Singapore’s financial regulator has called for a move away from paper-based trade transactions in a bid to reduce fraud, after a series of high-profile scandals in the city state’s commodities sector.
Senior minister Tharman Shanmugaratnam, who is also in charge of the Monetary Authority of Singapore (MAS), says “weak disclosure practices and internal controls” at a small number of trading houses is to blame for the slew of fraud cases that have emerged in recent months.
The high-profile collapse of Agritrade International in March led to claims of fraudulent financing that left banks hundreds of millions of dollars out of pocket.
The following month, Hin Leong – previously one of Asia’s largest independent trading houses – was placed under judicial management amid accusations of widespread double financing, document forgery and other fraud. Initial bank exposure is believed to have been as high as US$3.5bn.
Since then, similar accusations have emerged at other traders including Hontop, Sugih Energy and ZenRock, causing nervousness among banks. Société Générale and BNP Paribas have already revealed they are consolidating or limiting commodity finance activities, while ABN Amro plans to withdraw entirely.
Murali Pillai, an MP for Singapore’s ruling People’s Action Party, submitted a parliamentary question in early October asking what action was being taken to limit de-risking by banks and to “ensure that there will be a sufficient number of banks providing such facilities on reasonable terms”.
Pillai also suggested a need to restore Singapore’s reputation as a global trade finance hub.
“We do not take this lightly,” Shanmugaratnam said in response.
“To prevent such fraudulent activities and restore confidence, there needs to be a strengthening of standards and practices of transparency and governance in the commodities trading sector, more robust credit risk assessment, as well as a move away from paper-based processes as they are more susceptible to risk of fraud.”
Shanmugaratnam said the MAS is partnering with industry participants and government agencies “to digitalise trade financing, and replace the current paper-based systems with electronic documents and data flows”.
The minister also moved to ease concerns over bank de-risking, acknowledging trading companies “are facing more rigorous credit assessments and tighter financing conditions” at the moment, but vowing that creditworthy firms “will be able to access the bank financing that they need”.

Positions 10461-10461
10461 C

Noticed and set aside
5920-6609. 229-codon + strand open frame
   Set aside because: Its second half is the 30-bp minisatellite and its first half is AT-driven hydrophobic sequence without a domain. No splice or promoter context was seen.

One digitisation initiative is already taking shape. A group of 14 banks led by Standard Chartered and DBS Bank announced in early October that pilot testing had successfully been completed on a blockchain-based registry for trade finance transactions.
Though the project remains at proof-of-concept stage, the intention is that by digitising various data points and documents banks will be notified if a trader is attempting to seek duplicate financing for a single transaction. Though private sector-led, the registry is supported by the MAS as well as government agency Enterprise Singapore.
Shanmugaratnam also said banks would be permitted “to obtain data directly from Singapore Customs to perform risk assessment”, though details are not yet public on what that will involve, or whether there will be any equivalent measures for trade that does not originate or terminate in Singapore.
Responding to the concerns over disclosure practices within the commodity finance sector, the minister reiterated a July statement from MAS that a set of best practice principles is currently under development.
Now described as a “code of conduct”, he said the project should be finalised in the final quarter of this year. Its development is being overseen by the Association of Banks in Singapore, government agency Enterprise Singapore and the Accounting and Corporate Regulatory Authority.
“The banks are currently consulting the trading companies, who themselves have an interest in higher standards being practiced amongst all players in the industry,” he said.
Two sources familiar with the discussions say the emphasis so far has been on improving transparency around trade finance.
However, they say larger trading companies – traditionally reluctant to disclose details of their financial arrangements – have so far given the code of conduct project a lukewarm reception.
It is not yet known whether authorities will expect compliance with the code to be mandatory or voluntary, and the MAS did not confirm either way when contacted by GTR.
“This only works if there is enough buy-in from lenders, who will insist that they will not lend to borrowers who do not follow the code,” one source adds.